The first blog entry reviewing the academic paper published in the August 2019 issue of Current Anthropology titled Coffee Landscapes Shaping the Anthropocene: Forced Simplification on a Complex Agroecological Landscape concluded with the general differences between two syndromes of production. This second blog entry will continue to unravel complexities behind the challenges and opportunities facing coffee producers when considering implementation of coffee agroforestry systems.
A lack of scientific research, along with the existing realities of many diverse coffee producing landscapes, discourages many producers from implementing agroforestry systems. Additionally, coffee producer’s environmental, financial, social, and political conditions may not incentivize them to maintain or replant forested areas.
Some misconceptions of coffee agriculture believe a thick, tree canopy covering coffee plants will create a ripe, humid environment that increases the possibility of spore germination. This is definitely apparent in many field situations, but it is also known that only a droplet of water can germinate spores, so even in full sun plantations, morning dew can be enough for rust germination, and reports have been observed on both coffee plots under shade and at full sun that show equal rust intensities (Perfecto, Vandermeer).
The most interesting tidbits of information gleaned from coffee leaf rust and how rust normally spreads via wind. Native and leguminous shade trees on coffee farms and surrounding naturally forested areas serve as windbreakers, helping not only to protect the delicate flowering of coffee plants that help increase opportunity for larger fruit yields, but also help limit the potential for coffee rust spore dispersion, as wind is the most common carrier for coffee rust.
In addition to wind, the proximity of coffee plants, with more density on technified farms, increases the risk of leaf-to-leaf contact, which is how coffee rust is spread. In addition, the spread of coffee rust intensifies through staff who carry rust spores from plant to plant during picking season, and the lack of natural enemies to combat rust (aka white halo), and the lack of trees to buffer the wind from transmitting spores greater distances. Using fungicides to rid coffee rust has worked short-term in many areas, but the application of fungicides weakens resiliency of the natural ecosystem for combating rust.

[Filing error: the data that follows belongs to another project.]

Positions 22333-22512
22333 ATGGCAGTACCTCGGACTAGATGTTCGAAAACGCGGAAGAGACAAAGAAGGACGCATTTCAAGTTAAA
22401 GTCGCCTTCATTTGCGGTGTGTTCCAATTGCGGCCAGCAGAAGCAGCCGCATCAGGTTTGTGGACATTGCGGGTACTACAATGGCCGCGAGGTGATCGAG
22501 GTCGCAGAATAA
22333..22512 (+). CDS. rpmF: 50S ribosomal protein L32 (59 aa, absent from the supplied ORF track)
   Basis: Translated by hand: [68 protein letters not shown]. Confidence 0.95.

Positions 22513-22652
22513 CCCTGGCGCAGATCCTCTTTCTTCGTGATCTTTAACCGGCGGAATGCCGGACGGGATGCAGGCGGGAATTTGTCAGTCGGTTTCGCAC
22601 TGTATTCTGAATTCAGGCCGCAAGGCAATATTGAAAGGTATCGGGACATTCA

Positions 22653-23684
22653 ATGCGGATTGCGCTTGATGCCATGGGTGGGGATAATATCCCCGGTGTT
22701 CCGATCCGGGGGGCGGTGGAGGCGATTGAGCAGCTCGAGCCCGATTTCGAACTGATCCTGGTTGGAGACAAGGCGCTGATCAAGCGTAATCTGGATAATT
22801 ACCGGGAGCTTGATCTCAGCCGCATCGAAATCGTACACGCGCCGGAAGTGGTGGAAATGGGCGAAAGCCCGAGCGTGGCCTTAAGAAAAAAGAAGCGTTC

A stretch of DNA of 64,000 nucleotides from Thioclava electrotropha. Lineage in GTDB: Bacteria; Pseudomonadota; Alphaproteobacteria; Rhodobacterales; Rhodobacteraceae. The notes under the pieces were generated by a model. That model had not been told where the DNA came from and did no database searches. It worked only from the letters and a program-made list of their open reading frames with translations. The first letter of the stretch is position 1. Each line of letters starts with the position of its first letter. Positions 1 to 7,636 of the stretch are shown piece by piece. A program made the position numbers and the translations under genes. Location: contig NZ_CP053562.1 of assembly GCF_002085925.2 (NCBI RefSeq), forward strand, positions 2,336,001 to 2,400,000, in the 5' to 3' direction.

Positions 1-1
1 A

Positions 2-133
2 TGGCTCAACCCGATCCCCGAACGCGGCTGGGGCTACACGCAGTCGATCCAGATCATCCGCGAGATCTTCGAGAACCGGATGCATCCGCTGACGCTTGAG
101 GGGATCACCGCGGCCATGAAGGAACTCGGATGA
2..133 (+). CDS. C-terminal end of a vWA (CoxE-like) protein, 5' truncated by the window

From an associated article about coffee leaf rust, Avelino, J., Cristancho, M., Georgiou, S. et al. expand on the impact fungicide applications can have on natural ecosystem resistance to coffee rust. The article states,
Not only is fungicide removing natural enemies of coffee rust, but many of the coffee producers who are struggling financially have limited resources to purchase the recommended amount of fungicides, resulting in many farmers having apply insufficient amounts of fungicides basically rendering the applications ineffective. From an additional research article cited by Vandermeer and Perfecto, titled The coffee rust crises in Colombia and Central America (2008-2013): impacts, plausible causes and proposed solutions, they state, “…most of the Central American coffee farmers, who have reduced economic resources, normally cannot afford this kind of management, particularly during periods of low coffee prices. Inappropriate fungicide application is probably one of the main causes of the uncontrolled expansion of coffee rust (Avelino, J., Cristancho, M., Georgiou, S. et al).
Additional factors to consider when describing challenges of agroforestry practices have been identified through adoption studies citing categories including; preferences, resource endowments, market incentives, biophysical factors, and risk and uncertainty (Pattanayak, S.K., Evan Mercer, D., Sills, E. et al.). There is a full length research article titled Taking stock of agroforestry adoption studies, which you can read if you are so inclined to unpack the scientific approach to agroforestry adoption studies.
Further consideration for pressures on forested landscapes is having a strong market incentive on land that has already been cleared of forest for agricultural production. Unfortunately, the value of deforested land has become greater than forested areas in some parts of the world. Although far from the coffee landscapes of Mexico, the economic value of cleared land over that of forested areas is clearly recognized, particularly in Brazil. Cattle farmers in Brazil’s Novo Progresso region acknowledge and promote the clearing of land for economic growth stating, “The land is made 50, 100, 200 times as valuable once it has been deforested.” (NY Times, August 26, 2019).
Decisions for farmers to practice coffee agroforestry systems typically boils down to very simple business decisions. Is the land under their management or ownership profitable, healthy, and are the markets that incentivize coffee agroforestry systems returning a differentiated market price that inspires farmers to continue to preserve their shade-grown production, or will they find more value elsewhere? At times, the pressures of climate change, global commodity market prices, and the challenges of coffee rust have driven many lifelong coffee workers out of business, fueling communities to migrate away from rural areas into urban landscapes.
In the next blog entry, we will review how trees can address the impact of climate change, coffee rust, and human migration. Stay tuned.
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